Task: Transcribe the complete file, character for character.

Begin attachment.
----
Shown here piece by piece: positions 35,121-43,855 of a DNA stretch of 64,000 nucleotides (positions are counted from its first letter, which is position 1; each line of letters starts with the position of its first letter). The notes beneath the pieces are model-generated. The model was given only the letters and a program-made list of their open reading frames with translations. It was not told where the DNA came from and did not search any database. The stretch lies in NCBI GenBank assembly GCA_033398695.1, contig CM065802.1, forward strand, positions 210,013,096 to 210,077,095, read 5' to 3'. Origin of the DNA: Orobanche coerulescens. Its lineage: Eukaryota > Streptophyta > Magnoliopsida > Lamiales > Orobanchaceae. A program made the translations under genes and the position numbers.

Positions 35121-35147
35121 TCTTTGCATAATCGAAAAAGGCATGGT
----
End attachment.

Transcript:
Shown here piece by piece: positions 35,121-43,855 of a DNA stretch of 64,000 nucleotides (positions are counted from its first letter, which is position 1; each line of letters starts with the position of its first letter). The notes beneath the pieces are model-generated. The model was given only the letters and a program-made list of their open reading frames with translations. It was not told where the DNA came from and did not search any database. The stretch lies in NCBI GenBank assembly GCA_033398695.1, contig CM065802.1, forward strand, positions 210,013,096 to 210,077,095, read 5' to 3'. Origin of the DNA: Orobanche coerulescens. Its lineage: Eukaryota > Streptophyta > Magnoliopsida > Lamiales > Orobanchaceae. A program made the translations under genes and the position numbers.

Positions 35121-35147
35121 TCTTTGCATAATCGAAAAAGGCATGGT